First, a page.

Materials and reagents
L-theanine (CAS: 3081-61-6, 98% purity) were purchased from Sigma-Aldrich (St. Louis, MO, USA). Donkey anti-Rabbit IgG H&L (Alexa Fluor 488) (#ab150075; 1:500) was obtained from Abcam (Cambridge, UK). DAPI were purchased from Invitrogen (Carlsbad, CA, USA).
Primary antibodies against ACC1 (#3676), FASN (#3180), p-AMPK (#2535), AMPKα (#5831) were purchased from Cell Signaling Technology (Beverly, MA, USA). Antibody against p-CaMKKβ (#AF4487), CaMKKβ (#DF4793) were purchased from Affinity Biosciences (OH, USA). Antibody against SREBP-1c (#A15586), phospho-mTOR (#AP0094), mTOR (#A2445), HRP Goat Anti-Rabbit IgG (#AS014), and HRP Goat Anti-Mouse IgG (#AS003) was purchased from ABclonal (Wuhan, Hubei, China). Antibodies against PPARα (#15540-1-AP), CPT1A (#15184-1-AP), SREBP-1c (#14088-1-AP) was purchased from Proteintech (Chicago, IL, USA). Antibodies recognizing GAPDH (#AP0063), Lamin B (#AP6001), and β-ACTIN (#AP0060;) were purchased from Bioworld Technology (Minneapolis, MN, USA). Donkey anti-Rabbit IgG H&L (Alexa Fluor 488) (#ab150075) was obtained from Abcam (Cambridge, UK). DAPI were purchased from Invitrogen (Carlsbad, CA, USA).
Animals and treatments
Male C57BL/6J mice weighing 20 to 22 g (6 weeks old) were procured from the Beijing Vital River Laboratory Animal Technology Co. (Beijing, China; SCXK 2019-0001). All animals were kept under standard conditions with a controlled temperature and a 12-h light/dark cycle with water and food ad libitum. After an acclimatization period of 1 week, all mice were randomly divided into 3 groups (n = 8 per group). The normal control diet (NCD) group, the high-fat diet (HFD) group (60% fat, D12492; Research Diets, New Brunswick, NJ, USA), and the L-theanine group (fed with HFD supplement with 300 mg/kg L-theanine). The NCD, HFD, and L-theanine group were fed for 16 weeks and in the meanwhile treated with saline or 300 mg/kg L-theanine by gavage once daily for 16 weeks. Food intake and body weight was recorded weekly. At the end of the experiment, all mice were fasted for 16 h before sacrifice, then blood samples, liver and visceral adipose tissues were harvested, weighed, and stored at -80°C, Additional sections of liver and visceral adipose tissues were prepared for histological analyses.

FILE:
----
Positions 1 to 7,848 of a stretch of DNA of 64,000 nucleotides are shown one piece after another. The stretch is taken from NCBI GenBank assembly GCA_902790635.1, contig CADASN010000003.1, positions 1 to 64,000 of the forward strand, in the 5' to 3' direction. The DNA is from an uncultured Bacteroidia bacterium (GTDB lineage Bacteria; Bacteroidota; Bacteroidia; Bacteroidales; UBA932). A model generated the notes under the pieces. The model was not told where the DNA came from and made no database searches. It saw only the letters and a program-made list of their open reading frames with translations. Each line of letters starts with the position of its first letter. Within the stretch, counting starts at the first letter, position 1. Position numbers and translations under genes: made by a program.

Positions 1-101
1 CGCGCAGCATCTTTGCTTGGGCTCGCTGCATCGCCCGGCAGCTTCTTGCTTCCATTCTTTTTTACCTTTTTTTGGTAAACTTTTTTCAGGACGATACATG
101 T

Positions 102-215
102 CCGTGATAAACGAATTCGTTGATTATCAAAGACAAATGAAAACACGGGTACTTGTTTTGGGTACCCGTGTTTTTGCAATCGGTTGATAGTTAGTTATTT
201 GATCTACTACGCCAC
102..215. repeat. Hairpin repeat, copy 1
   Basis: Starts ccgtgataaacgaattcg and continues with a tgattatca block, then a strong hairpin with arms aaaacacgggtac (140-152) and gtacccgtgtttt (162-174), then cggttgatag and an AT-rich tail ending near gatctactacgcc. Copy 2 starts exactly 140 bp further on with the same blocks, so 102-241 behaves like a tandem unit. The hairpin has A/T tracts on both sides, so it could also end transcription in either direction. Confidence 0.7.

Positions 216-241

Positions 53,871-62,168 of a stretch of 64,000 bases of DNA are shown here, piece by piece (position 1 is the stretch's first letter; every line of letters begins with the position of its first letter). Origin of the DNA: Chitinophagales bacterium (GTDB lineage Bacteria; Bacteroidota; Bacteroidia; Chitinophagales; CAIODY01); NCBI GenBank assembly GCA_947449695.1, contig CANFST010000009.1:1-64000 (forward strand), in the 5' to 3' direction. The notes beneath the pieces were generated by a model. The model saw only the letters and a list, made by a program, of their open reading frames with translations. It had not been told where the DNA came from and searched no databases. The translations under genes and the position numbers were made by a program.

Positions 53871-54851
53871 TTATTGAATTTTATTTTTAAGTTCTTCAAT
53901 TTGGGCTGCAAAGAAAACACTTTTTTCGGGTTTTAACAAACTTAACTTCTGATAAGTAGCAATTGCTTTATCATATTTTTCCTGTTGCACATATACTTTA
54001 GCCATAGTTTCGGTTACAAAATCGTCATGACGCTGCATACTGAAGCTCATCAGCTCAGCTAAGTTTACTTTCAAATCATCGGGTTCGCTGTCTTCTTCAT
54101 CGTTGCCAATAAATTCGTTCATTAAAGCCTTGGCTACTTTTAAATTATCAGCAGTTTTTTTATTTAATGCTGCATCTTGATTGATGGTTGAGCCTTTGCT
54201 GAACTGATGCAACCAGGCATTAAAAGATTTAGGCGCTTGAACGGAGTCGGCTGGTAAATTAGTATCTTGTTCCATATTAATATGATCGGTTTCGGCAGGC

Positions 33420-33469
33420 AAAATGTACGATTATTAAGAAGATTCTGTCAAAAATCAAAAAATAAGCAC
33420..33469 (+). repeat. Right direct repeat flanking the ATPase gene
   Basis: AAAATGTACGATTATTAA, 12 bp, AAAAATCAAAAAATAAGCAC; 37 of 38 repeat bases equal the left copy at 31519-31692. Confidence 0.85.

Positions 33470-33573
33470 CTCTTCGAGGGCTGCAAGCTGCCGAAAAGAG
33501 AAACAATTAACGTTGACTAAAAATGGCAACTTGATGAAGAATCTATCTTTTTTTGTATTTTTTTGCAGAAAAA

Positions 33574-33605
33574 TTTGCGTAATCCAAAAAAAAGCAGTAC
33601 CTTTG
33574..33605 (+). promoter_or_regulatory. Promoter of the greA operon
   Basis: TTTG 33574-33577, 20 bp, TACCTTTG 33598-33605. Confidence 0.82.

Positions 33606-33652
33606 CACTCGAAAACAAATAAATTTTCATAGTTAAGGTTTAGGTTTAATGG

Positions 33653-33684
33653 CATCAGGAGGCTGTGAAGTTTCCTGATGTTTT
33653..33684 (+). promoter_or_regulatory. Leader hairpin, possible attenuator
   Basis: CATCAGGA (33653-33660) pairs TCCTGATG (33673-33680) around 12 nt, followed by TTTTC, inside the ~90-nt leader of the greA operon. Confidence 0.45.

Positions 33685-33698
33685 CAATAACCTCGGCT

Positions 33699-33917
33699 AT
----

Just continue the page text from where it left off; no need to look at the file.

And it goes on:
All treatments of mice in this study were in strict agreement with the “Guide for the Care and Use of Laboratory Animals”. All the experimental procedures were approved by the Animal Ethics Committee of Nanjing Normal University.
The blood samples were collected from orbital vascular plexus and centrifuged at 3000 rpm for 10 min, then serum was collected for biochemical analysis. Serum levels of alanine aminotransferase (ALT), aspartate aminotransferase (AST), HDL cholesterol (HDL-C), LDL cholesterol (LDL-C), total triglycerides (TG) and total cholesterol (TC), were detected using commercial assay kits according to the manufacturer's instructions (Nanjing Jiancheng Bioengineering Institute, Nanjing, China).
TG and TC contents in mouse liver and hepatocytes were also measured using commercial kit (Nanjing Jiancheng Bioengineering Institute, Nanjing, China) according to the manufacturer’s protocol.
Oil Red O staining
Liver tissues were fixed with 4% polyformaldehyde and embedded in tissue freezing medium (Leica). The liver sections (8 µm) and treated hepatocytes were immersed in Oil Red O working solution (Sigma-Aldrich) for 20–30 min at room temperature, then washed with 60% isopropanol to remove unbound dye and counterstained with hematoxylin. Finally, images were captured by using a light microscope (Nikon, Japan).
Histology and Immunohistochemistry
Liver and adipose tissues were fixed in 4% paraformaldehyde and embedded in paraffin. Sections (4 µm) were deparaffinized with xylene and rehydrated in graded ethanol, stained with hematoxylin and eosin (H&E). The images were taken using a microscope (Nikon, Japan), and the NAFLD score was evaluated as previously described .